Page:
3D printable versus Net Censorship

The Pirate Bay now has a category for 3D printable objects but I can’t verify this because some genius seems to have blocked my access to that site.

3D printing is a fad with a difference. Comparing it to the Augmented Reality fad from the last couple of years, it looks like 3D printing will be used for things other than just advertising. People are actually making stuff. They’re using complex programs to design the structure and then actually making stuff.

While it is entirely possible that the sum total of 3D printing may be the proliferation of plastic crap, the ability to create small objects which may be useful for learning or even for medicine cannot be ignored.

From the skull picture above it would seem almost “now-ist” rather than “futurist” to think that all hospitals should have their own 3D printers. As a tool for education, manufacture or even just leisure, I believe that 3D printers are reaching unprecedented levels of affordability for people in developed regions.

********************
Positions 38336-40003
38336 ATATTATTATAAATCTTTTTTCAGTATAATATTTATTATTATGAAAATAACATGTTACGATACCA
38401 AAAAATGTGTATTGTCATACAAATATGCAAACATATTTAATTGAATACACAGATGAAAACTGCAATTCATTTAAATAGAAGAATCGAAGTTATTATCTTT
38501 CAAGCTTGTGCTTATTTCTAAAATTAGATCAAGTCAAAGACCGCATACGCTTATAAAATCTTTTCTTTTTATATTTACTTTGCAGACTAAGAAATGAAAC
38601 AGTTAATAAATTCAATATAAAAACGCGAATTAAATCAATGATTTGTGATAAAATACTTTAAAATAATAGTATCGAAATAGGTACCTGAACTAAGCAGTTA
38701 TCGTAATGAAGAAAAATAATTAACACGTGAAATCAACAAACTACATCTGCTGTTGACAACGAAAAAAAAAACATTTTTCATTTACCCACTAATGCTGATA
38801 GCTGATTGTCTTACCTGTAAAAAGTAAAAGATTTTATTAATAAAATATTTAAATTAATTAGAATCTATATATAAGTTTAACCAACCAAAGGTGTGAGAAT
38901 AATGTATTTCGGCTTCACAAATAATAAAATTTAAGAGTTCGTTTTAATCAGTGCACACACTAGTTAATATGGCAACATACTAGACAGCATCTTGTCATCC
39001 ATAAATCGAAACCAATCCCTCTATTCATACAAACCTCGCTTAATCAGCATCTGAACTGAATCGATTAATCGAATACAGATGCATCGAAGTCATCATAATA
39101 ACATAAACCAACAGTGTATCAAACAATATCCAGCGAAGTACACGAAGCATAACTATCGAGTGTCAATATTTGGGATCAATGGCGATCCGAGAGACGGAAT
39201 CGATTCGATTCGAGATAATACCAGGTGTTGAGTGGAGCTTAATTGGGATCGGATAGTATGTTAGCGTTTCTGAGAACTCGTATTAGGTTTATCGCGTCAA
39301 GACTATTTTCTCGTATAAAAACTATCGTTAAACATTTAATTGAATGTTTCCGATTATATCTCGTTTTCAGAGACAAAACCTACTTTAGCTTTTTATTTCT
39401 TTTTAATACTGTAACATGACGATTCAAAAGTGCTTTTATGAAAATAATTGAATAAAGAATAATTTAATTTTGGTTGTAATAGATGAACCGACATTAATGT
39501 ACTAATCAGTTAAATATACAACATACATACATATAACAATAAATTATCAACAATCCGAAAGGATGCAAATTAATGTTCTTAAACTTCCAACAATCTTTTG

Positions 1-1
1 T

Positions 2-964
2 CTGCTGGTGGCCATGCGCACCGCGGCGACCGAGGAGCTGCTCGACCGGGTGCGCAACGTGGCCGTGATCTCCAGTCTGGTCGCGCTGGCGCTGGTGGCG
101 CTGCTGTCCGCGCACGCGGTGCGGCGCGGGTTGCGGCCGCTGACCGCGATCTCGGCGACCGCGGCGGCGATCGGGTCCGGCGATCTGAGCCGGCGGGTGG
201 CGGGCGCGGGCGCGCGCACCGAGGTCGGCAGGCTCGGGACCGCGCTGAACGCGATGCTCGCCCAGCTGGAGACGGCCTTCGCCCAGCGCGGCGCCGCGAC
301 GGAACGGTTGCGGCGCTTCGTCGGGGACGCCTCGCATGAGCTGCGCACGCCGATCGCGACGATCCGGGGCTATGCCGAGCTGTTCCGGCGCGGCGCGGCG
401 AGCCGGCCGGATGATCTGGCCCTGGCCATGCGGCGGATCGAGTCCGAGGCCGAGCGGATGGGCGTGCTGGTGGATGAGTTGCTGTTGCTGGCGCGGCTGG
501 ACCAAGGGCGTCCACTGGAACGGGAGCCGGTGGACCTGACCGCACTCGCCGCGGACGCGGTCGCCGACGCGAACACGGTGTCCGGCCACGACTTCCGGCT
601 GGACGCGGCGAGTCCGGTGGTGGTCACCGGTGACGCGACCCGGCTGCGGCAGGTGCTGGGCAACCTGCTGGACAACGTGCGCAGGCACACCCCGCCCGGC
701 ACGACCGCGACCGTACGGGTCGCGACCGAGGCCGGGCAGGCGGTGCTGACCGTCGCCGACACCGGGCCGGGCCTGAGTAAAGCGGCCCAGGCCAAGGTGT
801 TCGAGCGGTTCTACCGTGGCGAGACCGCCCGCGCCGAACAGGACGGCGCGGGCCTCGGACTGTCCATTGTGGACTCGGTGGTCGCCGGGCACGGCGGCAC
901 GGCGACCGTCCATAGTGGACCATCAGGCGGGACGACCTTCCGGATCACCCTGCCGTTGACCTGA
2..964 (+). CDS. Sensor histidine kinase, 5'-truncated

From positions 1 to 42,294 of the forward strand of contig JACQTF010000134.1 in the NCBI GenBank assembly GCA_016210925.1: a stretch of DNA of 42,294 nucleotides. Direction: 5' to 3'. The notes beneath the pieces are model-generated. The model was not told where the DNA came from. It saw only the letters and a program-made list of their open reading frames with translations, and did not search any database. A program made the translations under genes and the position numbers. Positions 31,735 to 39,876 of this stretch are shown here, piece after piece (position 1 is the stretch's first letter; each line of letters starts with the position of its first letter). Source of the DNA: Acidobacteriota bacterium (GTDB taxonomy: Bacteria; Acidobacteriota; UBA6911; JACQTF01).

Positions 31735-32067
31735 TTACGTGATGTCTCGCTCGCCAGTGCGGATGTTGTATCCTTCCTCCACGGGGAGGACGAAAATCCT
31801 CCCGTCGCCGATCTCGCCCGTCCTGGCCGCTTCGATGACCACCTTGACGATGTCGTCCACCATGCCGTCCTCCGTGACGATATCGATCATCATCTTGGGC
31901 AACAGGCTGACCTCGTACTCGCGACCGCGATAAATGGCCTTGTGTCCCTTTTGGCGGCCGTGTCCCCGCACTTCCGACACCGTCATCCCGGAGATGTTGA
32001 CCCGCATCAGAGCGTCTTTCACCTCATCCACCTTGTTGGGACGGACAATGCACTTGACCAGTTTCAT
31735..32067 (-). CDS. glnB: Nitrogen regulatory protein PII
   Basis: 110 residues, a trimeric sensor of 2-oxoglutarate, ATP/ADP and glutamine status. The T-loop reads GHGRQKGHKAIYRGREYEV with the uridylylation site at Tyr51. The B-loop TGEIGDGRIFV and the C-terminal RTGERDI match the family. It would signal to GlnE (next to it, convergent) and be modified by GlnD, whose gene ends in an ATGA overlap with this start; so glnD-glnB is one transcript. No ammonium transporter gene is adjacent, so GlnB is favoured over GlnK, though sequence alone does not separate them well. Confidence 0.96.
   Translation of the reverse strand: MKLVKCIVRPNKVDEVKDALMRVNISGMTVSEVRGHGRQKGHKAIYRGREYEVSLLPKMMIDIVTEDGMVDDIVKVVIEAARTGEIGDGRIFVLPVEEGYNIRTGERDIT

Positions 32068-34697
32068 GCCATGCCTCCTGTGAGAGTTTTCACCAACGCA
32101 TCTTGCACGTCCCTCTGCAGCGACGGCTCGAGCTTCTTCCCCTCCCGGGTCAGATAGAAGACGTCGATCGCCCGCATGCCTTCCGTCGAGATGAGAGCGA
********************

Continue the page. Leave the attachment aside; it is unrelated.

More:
MakerBot retails for $2,200, you can get a PrintrBot for as little as $399. For $1,299, the Cubify model seems amazing.

The success of the 3D printing revolution will be based upon access to the skills to make the designs and if you do not have the skills, then the access to pre-made designs. Blocking access to these designs is potentially economic sabotage.

0 thoughts on “3D printable versus Net Censorship”

  1. I’m not impressed by the cubify site. The hardware is neat, but it’s full of rip-off “designer” kits by designers nobody has heard of, and which you can’t print yourself – defeating the entire purpose of 3d printing. Somebody didn’t get the memo.

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